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Lockdown alone won’t flatten India’s COVID-19 curve: Experts




New Delhi, March 26 : The 21-day nationwide lockdown gives India an opportunity to flatten the new coronavirus curve, especially if widespread testing is carried out during this period — the absence of which will increase chances of resurgence of cases after the lockdown period is over, leading health experts warned on Thursday.

Total number of coronavirus cases in the country rose to 649 from 606 a day before, the Ministry of Health and Family Welfare said on Thursday. The number of cases were just about half four days ago.

“The number of cases doubling in a few days is not actually a surprise because these people acquired infection sometime in the past before the lockdown. They are developing symptoms and coming to light now,” Professor Vivekanand Jha, Executive Director at The George Institute for Global Health in India told IANS.

In fact, the number of cases are likely to continue to increase in the next one or two weeks at least.

“Because the incubation period is two weeks, if someone got infected, for example the day before yesterday, that patient may develop symptoms even after two weeks,” Jha informed.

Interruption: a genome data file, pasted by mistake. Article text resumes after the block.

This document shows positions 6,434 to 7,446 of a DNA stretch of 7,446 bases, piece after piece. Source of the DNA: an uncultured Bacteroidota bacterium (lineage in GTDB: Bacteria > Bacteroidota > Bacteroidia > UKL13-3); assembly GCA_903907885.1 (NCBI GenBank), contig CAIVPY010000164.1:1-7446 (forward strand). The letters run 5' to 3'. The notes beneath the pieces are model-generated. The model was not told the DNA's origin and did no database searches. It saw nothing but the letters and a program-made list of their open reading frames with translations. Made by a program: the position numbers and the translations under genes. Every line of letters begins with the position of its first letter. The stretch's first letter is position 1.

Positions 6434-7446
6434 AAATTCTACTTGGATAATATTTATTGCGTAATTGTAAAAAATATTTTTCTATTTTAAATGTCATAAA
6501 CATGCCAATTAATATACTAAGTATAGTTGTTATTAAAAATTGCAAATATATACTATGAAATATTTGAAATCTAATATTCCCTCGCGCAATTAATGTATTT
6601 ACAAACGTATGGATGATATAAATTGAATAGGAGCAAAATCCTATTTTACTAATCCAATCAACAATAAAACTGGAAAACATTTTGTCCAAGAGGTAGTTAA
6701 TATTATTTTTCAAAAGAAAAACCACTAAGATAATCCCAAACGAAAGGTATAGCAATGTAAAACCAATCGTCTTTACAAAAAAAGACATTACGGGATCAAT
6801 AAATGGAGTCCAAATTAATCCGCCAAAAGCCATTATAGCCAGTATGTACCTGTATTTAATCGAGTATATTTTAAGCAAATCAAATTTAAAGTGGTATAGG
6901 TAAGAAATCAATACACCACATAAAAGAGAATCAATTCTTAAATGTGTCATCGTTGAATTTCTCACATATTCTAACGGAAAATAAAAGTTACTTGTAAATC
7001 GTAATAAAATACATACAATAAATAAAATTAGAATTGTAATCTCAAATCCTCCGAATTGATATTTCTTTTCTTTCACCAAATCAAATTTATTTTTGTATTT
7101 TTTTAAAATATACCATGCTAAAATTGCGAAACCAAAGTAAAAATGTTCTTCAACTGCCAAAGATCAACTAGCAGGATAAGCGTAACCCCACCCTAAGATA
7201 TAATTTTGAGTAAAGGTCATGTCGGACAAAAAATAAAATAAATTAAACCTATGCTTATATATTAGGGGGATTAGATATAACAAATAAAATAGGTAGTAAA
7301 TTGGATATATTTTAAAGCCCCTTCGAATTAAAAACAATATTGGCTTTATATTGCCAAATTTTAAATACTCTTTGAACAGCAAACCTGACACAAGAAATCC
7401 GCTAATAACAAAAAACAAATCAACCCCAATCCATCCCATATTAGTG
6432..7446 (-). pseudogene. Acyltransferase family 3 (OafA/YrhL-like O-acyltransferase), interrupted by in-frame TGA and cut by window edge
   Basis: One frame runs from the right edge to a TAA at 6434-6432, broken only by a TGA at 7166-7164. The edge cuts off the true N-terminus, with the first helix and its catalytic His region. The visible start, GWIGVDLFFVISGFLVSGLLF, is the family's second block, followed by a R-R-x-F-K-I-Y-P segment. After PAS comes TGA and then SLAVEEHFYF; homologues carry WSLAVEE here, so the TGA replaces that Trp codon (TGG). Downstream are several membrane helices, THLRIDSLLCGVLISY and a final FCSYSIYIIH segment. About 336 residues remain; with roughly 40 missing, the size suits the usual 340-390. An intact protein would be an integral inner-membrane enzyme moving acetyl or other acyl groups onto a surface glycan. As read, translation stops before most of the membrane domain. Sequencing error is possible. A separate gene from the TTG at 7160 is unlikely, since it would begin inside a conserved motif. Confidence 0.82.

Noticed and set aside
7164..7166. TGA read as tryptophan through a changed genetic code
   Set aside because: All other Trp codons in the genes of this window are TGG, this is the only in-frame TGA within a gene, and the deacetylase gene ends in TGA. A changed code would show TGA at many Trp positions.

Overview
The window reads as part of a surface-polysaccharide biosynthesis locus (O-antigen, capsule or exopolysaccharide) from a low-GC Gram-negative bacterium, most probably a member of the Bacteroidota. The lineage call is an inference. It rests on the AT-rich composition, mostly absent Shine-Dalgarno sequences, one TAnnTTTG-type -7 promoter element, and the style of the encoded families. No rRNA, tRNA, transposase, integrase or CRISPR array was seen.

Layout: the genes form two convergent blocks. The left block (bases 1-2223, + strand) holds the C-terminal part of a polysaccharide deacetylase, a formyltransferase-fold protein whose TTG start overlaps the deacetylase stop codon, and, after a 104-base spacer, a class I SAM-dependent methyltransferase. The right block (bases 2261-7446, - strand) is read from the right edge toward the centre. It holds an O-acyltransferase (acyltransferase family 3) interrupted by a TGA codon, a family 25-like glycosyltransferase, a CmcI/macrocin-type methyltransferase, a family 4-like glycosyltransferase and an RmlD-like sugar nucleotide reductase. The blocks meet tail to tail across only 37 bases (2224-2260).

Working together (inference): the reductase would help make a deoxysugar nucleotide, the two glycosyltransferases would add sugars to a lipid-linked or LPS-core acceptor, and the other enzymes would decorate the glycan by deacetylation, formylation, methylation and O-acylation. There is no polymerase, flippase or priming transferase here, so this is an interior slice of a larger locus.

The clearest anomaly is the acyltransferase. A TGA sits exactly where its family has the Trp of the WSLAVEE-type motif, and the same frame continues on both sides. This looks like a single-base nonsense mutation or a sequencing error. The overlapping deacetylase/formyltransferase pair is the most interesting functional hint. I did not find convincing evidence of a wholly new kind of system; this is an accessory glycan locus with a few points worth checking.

“The lockdown will obviously flatten the curve somewhat, but there is a risk of resurgence of the disease. Or the curve will go up again unless in the meantime we strengthen our healthcare system, both in terms of providing more testing, but also in terms of augmenting our hospitals so that if cases appear later on, the hospitals will be able to provide appropriate care to those people,” he emphasised.

There are 29 private laboratory chains, accredited by the Indian Council of Medical Research (ICMR) for conducting tests for novel coronavirus, Joint Secretary of Health Ministry Lav Agarwal told reporters on Wednesday.

These labs have 16,000 collection centres across the country, where at least 12,000 tests can be conducted per day.

Besides private labs, there are 119 government laboratories approved by ICMR, of which 104 are operational for testing COVID-19 and 15 are in the process of being functional according to ICMR data put out on March 24.

Mugdha Tapdiya, Associate Consultant, Internal Medicine, Fortis Hospital Vasant Kunj in New Delhi also agreed that “only lockdown is not enough” to flatten the coronavirus curve in India.